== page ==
5 infections that can cause abnormal vaginal discharge
Vaginal Discharge – what’s normal and what’s not?
Vaginal discharge is a natural fluid or mucus that keeps the vagina moist and protects it from infection. It tends to be white or clear, and normally doesn’t have an odour.
Women often notice that their vaginal discharge changes naturally throughout the month- often becoming thin and clear around the time of ovulation, and thicker in the second half of the month, before a period. However, if it changes noticeably in amount, colour or odour, it may mean there is an infection present. So, what are the common culprits?
Thrush (or candida to use its medical name) is a yeast infection. It can occur anywhere in the body, but prefers warm and moist places. It can naturally live in the vagina and cause no problems, but sometimes it overgrows, leading to symptoms such as thick white vaginal discharge, and irritation or itch of the vagina and the vulva. Whilst it occasionally can get passed between sexual partners, it’s not an STI. Some women find they are more prone to thrush just after their period. A recent course of antibiotics is another common trigger. Your doctor can diagnose thrush by the typical symptoms and appearance, but may also perform a vaginal or vulval swab to confirm it. Choice of treatment includes topical creams, pessaries and oral tablets- these are available over-the-counter at any pharmacy. If symptoms don’t go away, it’s important to get a full STI check to rule out other infections.
Bacterial Vaginosis (BV)
A normal, healthy vagina is home to a variety of different bacteria. However, in BV the balance is disturbed, and an overgrowth of some of these bacteria occurs. It’s not entirely clear why this happens. Like thrush, it’s not a sexually transmitted infection. The most common symptom is vaginal discharge which is often white-grey in colour and may have a distinct fishy smell. Your doctor can diagnose it by the typical symptoms, and may also perform a vaginal swab. To get rid of BV, you can choose between oral tablets or topical vaginal cream.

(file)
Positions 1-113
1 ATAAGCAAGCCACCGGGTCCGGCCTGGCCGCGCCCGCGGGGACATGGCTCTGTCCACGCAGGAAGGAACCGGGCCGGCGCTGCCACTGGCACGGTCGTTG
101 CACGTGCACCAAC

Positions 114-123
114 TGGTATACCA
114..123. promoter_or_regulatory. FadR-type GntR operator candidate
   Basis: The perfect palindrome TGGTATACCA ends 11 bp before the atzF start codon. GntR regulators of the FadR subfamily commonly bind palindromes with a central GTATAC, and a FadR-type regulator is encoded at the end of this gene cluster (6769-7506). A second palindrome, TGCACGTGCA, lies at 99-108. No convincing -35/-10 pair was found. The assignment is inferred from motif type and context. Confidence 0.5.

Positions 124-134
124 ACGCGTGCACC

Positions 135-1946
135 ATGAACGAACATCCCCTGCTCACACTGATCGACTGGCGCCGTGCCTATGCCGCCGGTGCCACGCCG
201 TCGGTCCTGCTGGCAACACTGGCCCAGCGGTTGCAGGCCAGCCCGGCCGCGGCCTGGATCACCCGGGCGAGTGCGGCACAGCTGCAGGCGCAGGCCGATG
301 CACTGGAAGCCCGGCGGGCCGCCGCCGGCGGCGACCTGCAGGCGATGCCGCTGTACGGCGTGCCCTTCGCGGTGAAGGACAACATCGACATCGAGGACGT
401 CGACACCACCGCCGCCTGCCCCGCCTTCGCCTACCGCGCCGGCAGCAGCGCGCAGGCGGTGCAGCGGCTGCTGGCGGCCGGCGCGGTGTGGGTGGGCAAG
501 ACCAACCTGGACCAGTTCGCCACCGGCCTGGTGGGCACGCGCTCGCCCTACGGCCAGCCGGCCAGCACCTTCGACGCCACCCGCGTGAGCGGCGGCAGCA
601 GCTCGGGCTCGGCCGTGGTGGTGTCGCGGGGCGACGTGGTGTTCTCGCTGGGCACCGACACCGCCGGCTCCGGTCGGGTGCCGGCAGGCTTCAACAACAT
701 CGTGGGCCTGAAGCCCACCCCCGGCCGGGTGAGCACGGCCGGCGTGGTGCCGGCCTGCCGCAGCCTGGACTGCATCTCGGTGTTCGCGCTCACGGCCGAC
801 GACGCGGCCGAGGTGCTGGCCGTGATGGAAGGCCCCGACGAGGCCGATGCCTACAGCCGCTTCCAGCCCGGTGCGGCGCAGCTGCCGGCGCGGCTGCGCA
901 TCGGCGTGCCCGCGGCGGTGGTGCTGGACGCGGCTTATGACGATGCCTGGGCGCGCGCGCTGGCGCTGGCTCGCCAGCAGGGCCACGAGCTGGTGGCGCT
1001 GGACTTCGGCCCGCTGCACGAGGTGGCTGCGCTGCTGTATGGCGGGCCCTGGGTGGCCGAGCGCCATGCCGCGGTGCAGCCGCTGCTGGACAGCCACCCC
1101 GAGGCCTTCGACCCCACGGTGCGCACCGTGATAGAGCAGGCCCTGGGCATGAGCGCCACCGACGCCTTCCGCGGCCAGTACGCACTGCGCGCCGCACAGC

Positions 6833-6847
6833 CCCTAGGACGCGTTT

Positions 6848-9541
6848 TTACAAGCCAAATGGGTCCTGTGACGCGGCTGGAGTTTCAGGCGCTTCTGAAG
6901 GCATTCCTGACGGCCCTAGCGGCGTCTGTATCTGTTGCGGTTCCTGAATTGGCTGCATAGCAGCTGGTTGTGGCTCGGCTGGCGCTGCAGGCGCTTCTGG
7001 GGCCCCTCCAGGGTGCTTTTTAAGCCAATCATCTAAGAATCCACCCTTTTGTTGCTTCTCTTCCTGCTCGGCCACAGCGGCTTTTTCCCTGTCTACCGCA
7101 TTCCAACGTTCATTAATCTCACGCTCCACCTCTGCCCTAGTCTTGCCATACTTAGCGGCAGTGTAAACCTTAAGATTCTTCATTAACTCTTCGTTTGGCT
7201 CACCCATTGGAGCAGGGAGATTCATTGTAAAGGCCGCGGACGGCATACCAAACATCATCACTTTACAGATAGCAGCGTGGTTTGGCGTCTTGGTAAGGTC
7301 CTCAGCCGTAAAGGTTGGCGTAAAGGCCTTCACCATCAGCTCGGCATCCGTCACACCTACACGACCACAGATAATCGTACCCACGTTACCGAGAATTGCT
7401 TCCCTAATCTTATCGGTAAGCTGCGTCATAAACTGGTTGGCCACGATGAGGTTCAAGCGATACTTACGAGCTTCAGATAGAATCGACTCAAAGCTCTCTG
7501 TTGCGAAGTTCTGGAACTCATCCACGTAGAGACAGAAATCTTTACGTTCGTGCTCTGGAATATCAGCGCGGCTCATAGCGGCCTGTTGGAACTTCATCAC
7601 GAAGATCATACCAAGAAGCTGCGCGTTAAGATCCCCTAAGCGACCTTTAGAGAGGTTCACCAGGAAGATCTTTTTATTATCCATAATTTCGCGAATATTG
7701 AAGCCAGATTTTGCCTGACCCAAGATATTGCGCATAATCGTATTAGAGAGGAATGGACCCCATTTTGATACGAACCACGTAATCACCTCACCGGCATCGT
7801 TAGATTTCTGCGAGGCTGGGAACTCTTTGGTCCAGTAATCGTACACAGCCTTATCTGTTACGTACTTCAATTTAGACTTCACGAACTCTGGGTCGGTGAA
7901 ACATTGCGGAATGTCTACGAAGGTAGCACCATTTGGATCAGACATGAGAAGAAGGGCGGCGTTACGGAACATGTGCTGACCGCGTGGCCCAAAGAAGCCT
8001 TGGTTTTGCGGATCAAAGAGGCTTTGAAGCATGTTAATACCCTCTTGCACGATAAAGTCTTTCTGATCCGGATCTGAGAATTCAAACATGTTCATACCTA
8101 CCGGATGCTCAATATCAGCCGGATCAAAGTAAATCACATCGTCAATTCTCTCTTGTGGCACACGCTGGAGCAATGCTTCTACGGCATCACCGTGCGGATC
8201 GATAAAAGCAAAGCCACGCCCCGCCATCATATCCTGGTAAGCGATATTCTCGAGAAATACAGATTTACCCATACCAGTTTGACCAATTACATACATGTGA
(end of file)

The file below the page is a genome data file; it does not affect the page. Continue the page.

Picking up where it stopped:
Chlamydia, Gonorrhoea and Mycoplasma
These are common STIs which can be spread by oral, anal and vaginal sex. In many cases there are no symptoms.
Some women may notice an increase in vaginal discharge which can be yellow or green, a burning sensation when passing urine, pelvic pain, pain during sex, or bleeding between periods.
Your doctor can confirm the diagnosis by taking a swab from the upper part of the vagina and/or via a urine sample. Oral antibiotics are used to treat these infections.
Trichomoniasis is an STI caused by a microscopic parasite called Trichomonas vaginalis.
Symptoms tend to develop within a month of infection, although up to half of all infected women get no symptoms at all. It can cause vaginal discharge which tends to be yellow-green, and may be frothy and smelly. Inflammation and itch around the vagina may also occur, as well as discomfort passing urine. Like the other infections mentioned above, it’s diagnosed by swab and treated with antibiotics.
This is more commonly associated with painful blisters or ulcers on the vulva- but it may also cause some changes in vaginal discharge when a flare-up is happening.
If you have any concerns about vaginal discharge, speak to your GP or sexual health clinic. For more useful information on vaginal discharge, check out the Family Planning Victoria Website.